But I have noticed small things, like old habits I need to revise because they do not apply anymore. For example, I noticed that when getting dressed, like putting pants on, I would make the movement as if I still had my leg so it would be exaggerated, I did not need to lift my leg as high. But I am pretty much over that now, my brain has already started adjusting. I am sure other things like that will crop up in the next few weeks or months, especially after I start walking with a prosthesis.

Which brings me to the hard part of this post. This amputation was a long time coming and if I want to be honest with myself, the writing was on the wall years ago; it is actually incredible that I did not lose it sooner. But as I alluded to earlier, the surgery was not as successful as it could have been. I am not really ready to talk about that right now but suffice it to say that I may have to have a second surgery to correct the first one and we will not know if that is necessary or not until I start putting real weight on my leg, until I start walking with a real prosthesis.

Needless to say the prospect of another surgery scares the shit out of me. This was a very difficult experience and I had accepted this fate in the optic of this leading to better health and a better quality of life, not to mention being free of doctors and hospitals and clinics, etc. In my mind it was get the surgery, get the rehab, get the leg and get the fuck out of Dodge. In my mind, three months at the most and bang, I was done (for the most part) and I could get back to my life, or what was left of it, and start the process of getting things back in order. So, while I was totally aware of the risks, I was not expecting the possibility of a second surgery. If that turns out to be the case, my time-table will definitely need to be revised.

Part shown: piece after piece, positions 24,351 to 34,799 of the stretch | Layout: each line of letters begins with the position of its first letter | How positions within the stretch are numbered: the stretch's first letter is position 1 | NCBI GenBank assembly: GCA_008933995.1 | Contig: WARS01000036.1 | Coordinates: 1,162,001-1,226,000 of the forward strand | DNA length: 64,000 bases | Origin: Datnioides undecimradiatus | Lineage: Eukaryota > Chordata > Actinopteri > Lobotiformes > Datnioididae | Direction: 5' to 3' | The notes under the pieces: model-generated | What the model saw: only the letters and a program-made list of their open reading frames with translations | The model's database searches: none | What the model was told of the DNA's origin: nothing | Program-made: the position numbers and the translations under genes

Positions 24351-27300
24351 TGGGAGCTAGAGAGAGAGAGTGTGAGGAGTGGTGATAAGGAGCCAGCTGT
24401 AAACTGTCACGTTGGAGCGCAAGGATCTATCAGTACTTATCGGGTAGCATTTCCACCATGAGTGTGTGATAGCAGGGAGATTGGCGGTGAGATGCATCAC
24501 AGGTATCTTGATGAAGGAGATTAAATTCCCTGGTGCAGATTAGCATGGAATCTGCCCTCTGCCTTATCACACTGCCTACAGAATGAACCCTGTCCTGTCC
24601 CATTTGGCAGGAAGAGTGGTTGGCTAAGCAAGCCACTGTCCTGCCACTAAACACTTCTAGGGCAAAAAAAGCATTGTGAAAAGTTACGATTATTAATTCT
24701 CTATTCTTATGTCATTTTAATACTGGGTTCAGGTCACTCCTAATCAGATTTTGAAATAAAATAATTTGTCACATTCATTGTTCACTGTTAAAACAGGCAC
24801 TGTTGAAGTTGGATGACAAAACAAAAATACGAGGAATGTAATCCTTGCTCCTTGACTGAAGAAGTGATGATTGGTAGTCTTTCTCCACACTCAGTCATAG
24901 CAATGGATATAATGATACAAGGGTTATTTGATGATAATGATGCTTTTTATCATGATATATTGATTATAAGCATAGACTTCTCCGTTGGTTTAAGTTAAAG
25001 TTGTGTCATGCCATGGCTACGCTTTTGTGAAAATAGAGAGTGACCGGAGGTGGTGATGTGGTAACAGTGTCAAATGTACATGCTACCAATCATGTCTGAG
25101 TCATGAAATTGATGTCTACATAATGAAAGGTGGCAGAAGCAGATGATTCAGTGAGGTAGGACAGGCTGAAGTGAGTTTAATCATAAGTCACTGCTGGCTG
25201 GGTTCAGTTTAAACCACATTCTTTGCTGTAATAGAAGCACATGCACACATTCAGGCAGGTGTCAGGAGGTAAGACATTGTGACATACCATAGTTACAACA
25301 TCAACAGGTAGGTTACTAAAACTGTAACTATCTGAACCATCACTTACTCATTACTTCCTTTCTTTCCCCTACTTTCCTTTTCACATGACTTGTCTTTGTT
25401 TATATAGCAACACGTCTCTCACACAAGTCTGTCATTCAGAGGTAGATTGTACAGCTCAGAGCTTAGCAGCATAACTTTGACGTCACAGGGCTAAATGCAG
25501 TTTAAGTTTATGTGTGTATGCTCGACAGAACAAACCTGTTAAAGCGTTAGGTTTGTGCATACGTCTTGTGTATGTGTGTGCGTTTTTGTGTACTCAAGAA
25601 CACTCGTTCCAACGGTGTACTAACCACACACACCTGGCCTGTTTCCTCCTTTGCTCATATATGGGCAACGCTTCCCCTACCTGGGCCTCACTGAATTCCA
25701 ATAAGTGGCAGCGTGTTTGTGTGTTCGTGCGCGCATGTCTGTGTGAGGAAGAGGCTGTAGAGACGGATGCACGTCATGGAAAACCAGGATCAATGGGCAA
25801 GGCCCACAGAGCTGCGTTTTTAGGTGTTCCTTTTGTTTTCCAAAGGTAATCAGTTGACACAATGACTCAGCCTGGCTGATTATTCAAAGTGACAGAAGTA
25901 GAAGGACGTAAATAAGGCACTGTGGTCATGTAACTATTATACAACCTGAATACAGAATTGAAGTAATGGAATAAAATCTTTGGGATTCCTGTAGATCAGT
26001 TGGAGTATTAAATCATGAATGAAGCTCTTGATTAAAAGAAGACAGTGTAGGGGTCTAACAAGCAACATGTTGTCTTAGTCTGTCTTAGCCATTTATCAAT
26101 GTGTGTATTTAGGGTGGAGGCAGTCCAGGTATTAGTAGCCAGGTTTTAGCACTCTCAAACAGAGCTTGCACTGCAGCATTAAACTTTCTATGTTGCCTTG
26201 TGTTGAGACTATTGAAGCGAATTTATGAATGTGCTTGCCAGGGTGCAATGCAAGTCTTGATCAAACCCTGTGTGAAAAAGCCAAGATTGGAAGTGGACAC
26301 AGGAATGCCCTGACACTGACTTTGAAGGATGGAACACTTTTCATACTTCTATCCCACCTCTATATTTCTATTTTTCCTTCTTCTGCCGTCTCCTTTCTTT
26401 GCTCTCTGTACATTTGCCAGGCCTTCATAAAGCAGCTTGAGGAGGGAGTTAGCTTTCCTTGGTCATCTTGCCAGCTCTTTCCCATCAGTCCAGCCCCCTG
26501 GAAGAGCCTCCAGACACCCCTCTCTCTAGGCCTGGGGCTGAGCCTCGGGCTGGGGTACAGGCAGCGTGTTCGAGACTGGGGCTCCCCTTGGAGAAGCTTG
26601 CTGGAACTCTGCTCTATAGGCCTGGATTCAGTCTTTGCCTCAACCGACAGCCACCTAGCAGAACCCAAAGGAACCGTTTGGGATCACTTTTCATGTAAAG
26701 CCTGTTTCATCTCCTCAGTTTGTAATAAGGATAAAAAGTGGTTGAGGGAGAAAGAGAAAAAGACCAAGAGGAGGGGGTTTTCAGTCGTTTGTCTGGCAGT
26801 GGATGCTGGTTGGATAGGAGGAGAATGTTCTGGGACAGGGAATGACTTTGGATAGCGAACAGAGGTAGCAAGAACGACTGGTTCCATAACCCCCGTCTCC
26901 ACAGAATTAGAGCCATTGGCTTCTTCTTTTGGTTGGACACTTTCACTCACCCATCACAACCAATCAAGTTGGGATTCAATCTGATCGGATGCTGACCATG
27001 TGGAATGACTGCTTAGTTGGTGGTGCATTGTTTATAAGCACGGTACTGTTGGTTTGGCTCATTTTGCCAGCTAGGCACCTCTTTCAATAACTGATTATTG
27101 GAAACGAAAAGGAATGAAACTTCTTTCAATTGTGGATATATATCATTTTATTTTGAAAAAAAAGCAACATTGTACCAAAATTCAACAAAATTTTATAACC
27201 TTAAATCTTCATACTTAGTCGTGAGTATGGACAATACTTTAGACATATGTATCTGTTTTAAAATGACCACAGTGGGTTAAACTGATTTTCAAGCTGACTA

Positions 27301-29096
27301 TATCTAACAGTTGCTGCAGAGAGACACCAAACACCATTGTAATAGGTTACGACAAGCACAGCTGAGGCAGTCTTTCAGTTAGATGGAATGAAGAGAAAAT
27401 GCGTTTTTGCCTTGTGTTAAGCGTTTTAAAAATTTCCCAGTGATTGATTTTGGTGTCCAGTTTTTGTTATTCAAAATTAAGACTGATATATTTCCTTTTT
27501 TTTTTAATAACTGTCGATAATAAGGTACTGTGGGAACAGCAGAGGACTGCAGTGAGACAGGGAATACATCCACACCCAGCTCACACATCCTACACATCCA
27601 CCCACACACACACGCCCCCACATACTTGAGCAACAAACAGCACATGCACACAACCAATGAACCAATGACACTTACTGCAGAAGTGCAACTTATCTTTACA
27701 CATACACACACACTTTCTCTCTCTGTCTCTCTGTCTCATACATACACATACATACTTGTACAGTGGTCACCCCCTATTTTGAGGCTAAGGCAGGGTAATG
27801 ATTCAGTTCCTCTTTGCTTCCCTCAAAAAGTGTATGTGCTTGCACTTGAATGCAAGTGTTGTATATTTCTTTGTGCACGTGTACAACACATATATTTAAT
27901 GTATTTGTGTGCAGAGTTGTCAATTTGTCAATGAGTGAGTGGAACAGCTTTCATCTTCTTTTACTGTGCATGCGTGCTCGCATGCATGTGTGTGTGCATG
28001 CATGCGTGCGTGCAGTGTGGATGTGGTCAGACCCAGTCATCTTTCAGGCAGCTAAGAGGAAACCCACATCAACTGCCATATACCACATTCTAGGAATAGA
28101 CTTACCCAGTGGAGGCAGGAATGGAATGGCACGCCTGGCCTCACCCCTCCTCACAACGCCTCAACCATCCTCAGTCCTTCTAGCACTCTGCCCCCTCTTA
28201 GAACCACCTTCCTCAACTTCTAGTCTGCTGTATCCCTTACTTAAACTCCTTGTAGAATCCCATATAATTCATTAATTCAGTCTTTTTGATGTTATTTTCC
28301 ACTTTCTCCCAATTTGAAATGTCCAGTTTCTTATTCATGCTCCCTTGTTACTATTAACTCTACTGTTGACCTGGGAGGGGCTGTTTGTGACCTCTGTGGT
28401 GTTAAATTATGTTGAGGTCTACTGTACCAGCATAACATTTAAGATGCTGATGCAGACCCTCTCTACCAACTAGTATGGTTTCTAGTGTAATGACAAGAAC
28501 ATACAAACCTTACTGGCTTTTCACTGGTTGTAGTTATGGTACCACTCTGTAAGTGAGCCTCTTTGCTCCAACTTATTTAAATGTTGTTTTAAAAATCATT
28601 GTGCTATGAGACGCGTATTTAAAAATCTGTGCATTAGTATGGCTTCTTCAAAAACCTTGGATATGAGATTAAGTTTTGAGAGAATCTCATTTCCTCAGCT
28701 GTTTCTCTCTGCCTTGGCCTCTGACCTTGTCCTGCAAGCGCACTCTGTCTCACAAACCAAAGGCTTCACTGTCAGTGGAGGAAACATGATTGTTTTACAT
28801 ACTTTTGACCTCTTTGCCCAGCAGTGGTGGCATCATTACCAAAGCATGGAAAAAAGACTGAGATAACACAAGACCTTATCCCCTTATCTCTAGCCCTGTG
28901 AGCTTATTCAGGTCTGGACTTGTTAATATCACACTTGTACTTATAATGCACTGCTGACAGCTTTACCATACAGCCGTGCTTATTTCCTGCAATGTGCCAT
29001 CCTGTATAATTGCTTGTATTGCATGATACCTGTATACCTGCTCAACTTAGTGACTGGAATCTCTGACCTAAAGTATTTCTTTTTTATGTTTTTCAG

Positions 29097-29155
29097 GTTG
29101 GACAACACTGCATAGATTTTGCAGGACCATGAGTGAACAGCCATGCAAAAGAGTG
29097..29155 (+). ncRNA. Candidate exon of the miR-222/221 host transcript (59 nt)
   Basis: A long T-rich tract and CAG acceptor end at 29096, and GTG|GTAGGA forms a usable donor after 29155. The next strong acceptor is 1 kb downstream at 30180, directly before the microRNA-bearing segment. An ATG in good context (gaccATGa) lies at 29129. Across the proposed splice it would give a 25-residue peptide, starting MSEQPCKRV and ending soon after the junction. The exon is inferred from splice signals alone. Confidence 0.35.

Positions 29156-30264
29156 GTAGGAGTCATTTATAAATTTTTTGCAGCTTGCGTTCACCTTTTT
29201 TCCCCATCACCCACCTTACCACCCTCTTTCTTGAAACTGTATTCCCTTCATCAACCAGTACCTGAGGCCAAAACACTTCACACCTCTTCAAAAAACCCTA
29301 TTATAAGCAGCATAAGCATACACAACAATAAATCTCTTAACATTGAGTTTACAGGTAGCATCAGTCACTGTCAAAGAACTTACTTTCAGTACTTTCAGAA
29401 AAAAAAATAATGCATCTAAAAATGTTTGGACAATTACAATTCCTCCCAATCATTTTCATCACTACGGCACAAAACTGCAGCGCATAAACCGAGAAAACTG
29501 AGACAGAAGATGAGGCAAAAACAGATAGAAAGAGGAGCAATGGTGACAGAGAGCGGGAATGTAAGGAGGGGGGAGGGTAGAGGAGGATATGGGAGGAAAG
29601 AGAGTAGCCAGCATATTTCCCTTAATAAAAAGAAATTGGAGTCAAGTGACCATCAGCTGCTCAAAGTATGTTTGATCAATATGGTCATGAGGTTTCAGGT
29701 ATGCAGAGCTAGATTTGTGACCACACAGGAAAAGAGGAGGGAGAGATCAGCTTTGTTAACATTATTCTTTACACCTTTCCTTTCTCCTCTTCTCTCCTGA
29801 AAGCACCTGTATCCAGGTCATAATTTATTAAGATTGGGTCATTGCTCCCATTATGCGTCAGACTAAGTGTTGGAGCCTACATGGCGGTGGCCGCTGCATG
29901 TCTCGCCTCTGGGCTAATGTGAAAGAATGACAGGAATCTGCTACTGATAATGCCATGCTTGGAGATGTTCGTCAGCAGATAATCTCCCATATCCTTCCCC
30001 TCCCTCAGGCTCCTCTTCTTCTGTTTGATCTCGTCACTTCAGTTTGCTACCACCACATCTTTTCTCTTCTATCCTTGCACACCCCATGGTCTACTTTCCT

In the meantime, I am doing my best to stay positive and to get healthy and I am actually doing a pretty good job. I am fully participating in my rehab, doing the physiotherapy, consenting to all the evaluations, even the [IMHO] needless ones lest I be perceived as uncooperative. I am taking the boatload of vitamins they are recommending, drinking the liquid nutritional supplements and trying to keep the weight on, regardless of how bad the food is (and believe me, this is the worst institutional food I have ever had the misfortune of eating). I am being nice and polite and sociable and helpful, even when I just want to be alone (which is practically impossible in a place like this). I am not complaining about my room mate’s tremendous snoring (he is a great guy regardless). I am being patient and tolerant with all the bureaucracy and “phoning-it-in-ism” I witness everyday and just trying to keep my head down and get things done. I am, like many times in the last year and a half, doing everything I can to make this work. Hopefully, this time it will.

« pain  

5 Comments »

  1. I know that a virtual hug really doesn’t count for much, but right now it is all I can send you. I continue to keep you in my thoughts, and we really should get on the phone again soon.

    Keep fighting Girl, that’s the Catherine I know!